Åberg, A. (2017). Modelling and Operation of Diesel Engine Exhaust Gas Cleaning Systems. Danmarks Tekniske Universitet (DTU).
Åberg, Andreas. / Modelling and Operation of Diesel Engine Exhaust Gas Cleaning Systems. Danmarks Tekniske Universitet (DTU), 2017. 181 p.
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title = "Modelling and Operation of Diesel Engine Exhaust Gas Cleaning Systems",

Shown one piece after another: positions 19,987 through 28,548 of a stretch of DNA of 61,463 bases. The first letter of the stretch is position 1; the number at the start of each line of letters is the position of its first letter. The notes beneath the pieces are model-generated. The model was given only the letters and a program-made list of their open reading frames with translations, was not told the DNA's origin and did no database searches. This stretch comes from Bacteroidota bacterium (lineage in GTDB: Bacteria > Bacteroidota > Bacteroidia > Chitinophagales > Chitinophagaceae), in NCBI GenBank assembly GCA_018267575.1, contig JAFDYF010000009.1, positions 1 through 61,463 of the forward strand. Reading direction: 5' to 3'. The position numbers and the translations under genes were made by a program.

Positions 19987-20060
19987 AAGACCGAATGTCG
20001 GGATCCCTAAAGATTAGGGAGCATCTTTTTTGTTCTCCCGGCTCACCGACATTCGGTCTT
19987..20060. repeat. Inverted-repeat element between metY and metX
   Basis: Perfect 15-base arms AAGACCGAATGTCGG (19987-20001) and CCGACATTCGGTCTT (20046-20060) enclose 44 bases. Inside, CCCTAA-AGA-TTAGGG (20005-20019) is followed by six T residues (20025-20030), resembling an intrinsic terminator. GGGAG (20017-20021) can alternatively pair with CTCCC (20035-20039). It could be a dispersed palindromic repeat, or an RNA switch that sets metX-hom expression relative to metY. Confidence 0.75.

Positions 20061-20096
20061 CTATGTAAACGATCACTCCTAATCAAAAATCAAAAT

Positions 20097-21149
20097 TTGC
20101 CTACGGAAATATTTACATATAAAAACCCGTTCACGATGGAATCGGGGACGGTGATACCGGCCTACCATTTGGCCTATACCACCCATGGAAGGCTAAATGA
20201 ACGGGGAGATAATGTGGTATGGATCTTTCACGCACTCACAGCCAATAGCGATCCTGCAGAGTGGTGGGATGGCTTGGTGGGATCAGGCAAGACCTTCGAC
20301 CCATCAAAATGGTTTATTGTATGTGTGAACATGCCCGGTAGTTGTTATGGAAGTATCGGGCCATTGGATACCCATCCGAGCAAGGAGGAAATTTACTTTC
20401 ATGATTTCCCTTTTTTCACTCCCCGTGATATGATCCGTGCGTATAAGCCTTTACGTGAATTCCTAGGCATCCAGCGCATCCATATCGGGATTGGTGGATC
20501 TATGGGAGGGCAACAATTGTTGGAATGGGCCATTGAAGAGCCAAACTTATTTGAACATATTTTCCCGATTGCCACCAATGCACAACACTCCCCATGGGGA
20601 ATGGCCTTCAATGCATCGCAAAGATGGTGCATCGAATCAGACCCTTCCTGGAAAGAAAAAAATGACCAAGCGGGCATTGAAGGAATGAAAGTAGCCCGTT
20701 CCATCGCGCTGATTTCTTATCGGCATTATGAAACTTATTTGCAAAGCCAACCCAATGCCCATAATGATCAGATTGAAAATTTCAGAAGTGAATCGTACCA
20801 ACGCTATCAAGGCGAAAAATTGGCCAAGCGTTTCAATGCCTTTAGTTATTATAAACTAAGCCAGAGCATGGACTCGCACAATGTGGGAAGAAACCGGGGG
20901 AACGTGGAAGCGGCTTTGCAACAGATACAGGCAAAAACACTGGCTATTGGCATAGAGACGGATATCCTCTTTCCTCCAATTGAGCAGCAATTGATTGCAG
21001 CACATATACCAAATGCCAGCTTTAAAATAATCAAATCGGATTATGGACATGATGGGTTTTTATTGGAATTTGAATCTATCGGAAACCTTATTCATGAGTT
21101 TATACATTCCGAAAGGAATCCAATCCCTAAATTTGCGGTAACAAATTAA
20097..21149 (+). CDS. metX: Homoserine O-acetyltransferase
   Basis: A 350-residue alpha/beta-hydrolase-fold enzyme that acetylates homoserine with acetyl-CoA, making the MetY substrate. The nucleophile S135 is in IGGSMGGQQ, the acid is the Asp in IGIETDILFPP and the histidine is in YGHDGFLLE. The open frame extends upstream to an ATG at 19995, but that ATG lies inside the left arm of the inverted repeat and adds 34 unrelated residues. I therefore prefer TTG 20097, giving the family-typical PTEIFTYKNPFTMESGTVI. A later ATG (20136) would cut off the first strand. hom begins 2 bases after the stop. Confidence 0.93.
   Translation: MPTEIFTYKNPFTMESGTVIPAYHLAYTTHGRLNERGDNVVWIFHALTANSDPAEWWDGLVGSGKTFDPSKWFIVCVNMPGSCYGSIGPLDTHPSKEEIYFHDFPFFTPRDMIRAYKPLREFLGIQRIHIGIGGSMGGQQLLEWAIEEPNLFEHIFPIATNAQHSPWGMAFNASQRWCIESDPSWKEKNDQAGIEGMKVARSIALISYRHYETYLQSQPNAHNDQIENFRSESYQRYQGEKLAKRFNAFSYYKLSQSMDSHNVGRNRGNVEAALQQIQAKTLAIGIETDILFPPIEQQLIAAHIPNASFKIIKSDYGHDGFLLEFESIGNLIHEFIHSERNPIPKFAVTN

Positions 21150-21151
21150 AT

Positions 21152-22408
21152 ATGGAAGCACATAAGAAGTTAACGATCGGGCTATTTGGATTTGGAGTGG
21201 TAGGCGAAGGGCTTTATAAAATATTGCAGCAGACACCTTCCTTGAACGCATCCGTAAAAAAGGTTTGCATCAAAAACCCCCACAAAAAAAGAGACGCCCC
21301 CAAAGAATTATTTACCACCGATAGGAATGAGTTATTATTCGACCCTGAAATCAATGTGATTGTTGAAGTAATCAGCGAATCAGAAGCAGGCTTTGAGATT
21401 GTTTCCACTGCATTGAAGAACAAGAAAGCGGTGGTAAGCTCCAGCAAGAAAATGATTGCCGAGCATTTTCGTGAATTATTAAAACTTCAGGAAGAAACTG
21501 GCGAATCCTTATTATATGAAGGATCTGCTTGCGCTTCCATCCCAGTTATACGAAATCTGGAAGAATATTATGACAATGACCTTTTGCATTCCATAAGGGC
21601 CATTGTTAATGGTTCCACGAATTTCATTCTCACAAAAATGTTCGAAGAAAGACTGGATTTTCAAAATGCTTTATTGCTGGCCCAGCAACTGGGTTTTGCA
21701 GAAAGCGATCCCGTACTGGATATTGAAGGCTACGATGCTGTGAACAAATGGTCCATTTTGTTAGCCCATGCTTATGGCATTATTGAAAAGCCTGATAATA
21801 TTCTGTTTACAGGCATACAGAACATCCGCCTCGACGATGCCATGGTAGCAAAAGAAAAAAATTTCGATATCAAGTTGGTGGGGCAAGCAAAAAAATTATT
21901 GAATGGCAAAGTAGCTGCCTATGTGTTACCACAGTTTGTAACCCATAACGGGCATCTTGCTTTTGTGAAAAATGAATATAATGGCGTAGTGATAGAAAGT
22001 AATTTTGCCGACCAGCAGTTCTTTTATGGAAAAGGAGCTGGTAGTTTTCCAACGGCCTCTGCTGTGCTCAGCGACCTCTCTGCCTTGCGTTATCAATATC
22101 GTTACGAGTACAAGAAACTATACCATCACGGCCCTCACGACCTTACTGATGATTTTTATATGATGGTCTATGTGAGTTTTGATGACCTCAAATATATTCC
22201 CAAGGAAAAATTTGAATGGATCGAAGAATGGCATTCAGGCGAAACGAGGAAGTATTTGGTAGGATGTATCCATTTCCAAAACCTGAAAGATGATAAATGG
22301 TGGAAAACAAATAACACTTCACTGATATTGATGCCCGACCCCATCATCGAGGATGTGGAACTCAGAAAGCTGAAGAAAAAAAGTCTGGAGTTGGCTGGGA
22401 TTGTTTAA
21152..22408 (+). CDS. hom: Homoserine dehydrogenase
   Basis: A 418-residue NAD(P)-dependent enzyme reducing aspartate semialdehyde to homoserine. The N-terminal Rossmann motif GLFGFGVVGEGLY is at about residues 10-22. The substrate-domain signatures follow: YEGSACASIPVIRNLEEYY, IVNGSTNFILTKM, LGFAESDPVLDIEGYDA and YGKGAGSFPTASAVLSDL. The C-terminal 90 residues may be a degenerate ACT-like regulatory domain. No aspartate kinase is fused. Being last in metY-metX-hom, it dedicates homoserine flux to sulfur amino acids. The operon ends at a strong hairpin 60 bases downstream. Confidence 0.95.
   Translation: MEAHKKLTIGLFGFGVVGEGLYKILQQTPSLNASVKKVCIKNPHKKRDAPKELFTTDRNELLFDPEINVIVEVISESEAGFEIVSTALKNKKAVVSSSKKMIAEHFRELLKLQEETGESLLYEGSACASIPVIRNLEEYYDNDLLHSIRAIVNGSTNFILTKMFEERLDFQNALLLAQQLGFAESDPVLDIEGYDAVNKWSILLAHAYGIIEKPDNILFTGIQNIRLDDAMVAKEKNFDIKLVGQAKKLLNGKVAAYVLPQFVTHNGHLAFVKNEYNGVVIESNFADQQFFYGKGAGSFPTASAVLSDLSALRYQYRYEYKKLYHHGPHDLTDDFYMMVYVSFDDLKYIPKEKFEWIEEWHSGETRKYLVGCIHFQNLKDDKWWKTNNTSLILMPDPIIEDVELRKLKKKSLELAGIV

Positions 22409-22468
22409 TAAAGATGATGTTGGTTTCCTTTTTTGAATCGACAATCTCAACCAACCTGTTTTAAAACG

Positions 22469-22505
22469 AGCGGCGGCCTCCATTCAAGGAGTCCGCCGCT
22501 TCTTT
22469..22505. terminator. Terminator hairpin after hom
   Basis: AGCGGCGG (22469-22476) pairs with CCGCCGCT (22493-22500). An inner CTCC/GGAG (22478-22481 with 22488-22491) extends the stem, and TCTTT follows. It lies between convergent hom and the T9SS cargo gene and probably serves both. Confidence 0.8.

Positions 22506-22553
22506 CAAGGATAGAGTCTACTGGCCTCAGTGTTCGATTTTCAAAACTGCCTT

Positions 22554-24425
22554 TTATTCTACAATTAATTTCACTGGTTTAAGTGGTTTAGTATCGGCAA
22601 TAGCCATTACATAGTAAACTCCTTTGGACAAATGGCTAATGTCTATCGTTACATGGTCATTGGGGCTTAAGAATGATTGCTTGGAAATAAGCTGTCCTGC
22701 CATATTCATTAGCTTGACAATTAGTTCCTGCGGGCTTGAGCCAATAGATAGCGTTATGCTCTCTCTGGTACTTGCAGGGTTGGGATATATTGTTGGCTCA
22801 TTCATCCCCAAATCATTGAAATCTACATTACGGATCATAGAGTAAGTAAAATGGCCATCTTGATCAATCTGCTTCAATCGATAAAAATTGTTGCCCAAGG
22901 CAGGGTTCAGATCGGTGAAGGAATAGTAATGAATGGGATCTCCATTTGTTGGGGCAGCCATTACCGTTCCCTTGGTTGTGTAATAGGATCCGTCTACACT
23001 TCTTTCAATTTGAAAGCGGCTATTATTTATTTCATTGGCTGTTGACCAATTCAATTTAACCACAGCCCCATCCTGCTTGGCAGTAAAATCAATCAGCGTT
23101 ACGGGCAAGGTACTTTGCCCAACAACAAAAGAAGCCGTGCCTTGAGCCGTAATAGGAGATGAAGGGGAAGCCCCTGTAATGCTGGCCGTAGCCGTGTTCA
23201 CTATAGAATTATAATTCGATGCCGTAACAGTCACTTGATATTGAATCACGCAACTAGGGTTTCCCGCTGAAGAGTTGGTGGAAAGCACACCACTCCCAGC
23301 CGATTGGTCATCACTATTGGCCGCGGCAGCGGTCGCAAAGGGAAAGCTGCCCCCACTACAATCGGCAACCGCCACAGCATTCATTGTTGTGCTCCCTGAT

abstract = "Diesel engine exhaust gases contain several harmful substances. The main pollutants are carbon monoxide (CO), hydrocarbons (HC), particulate matter (PM), and nitrous gases such as nitrogen oxide (NO) and nitrogen dioxide (NO2) (together NOx). Reducing the emission of these pollutants is of great importance due to their effect on urban air quality, and because of new legislation. In modern heavy-duty applications, the exhaust gases are typically treated with four different catalysts: a Diesel Oxidation Catalyst (DOC) which oxidises HC and CO into H2O and CO2, and NO into NO2, a Diesel Particulate Filter (DPF) which filters PM, a Selective Catalytic Reduction (SCR) catalyst which removes NO and NO2 through reaction with NH3, and an Ammonia Slip Catalyst (ASC) which removes excess ammonia (NH3) before the gases are released to the atmosphere.SCR is a widely used technology to reduce NOx to N2. Challenges with this technology include dosing the appropriate amount of urea to reach sufficient NOx conversion, while at the same time keeping NH3- slip from the exhaust system below the legislation. This requires efficient control algorithms.The focus of this thesis is modelling and control of the SCR catalyst. A single channel model for a heavy-duty SCR catalyst was derived based on first principles. The model considered heat and mass transfer between the channel gas phase and the wash coat phase. Four simplified models were derived, with simplifications related to mass and heat transfer. The model parameters were estimated using bench-scale monolith isothermal data. Validation was done by simulating the out-put from a full-scale SCR monolith that was treating real engine gases from the European Transient Cycle (ETC). Results showed that the models were successfully calibrated, and that some of the models could predict the ETC output satisfactorily. The models’ predictive capabilities were investigated in relation to the simplifications, and results showed that the simplifications related to mass transfer resulted in the smallest information loss.A methodology to analyse the NOx-NH3 trade-off for different urea dosing con-trollers was developed, and applied to P, PI, PD, and PID controllers, both with and without Ammonia-NOx-Ratio (ANR) based feedforward. Simulation results showed that the PI controller with feedforward had the best NOx-NH3 trade-off, and that feedforward coupled with feedback outperformed the other control structures. The results were experimentally verified by implementing the tested controllers on a full-scale engine setup, and the results showed that coupling feedback with ANR based feedforward was yielding better performance. The PD controller showed good performance in the experimental validation.Finally, a methodology for creating a modular simulation tool was developed. The methodology goes through the steps that are required to integrate individual models so that they can be used for the tool. The methodology is demonstrated by applying it to four models from literature, and simulating the system.",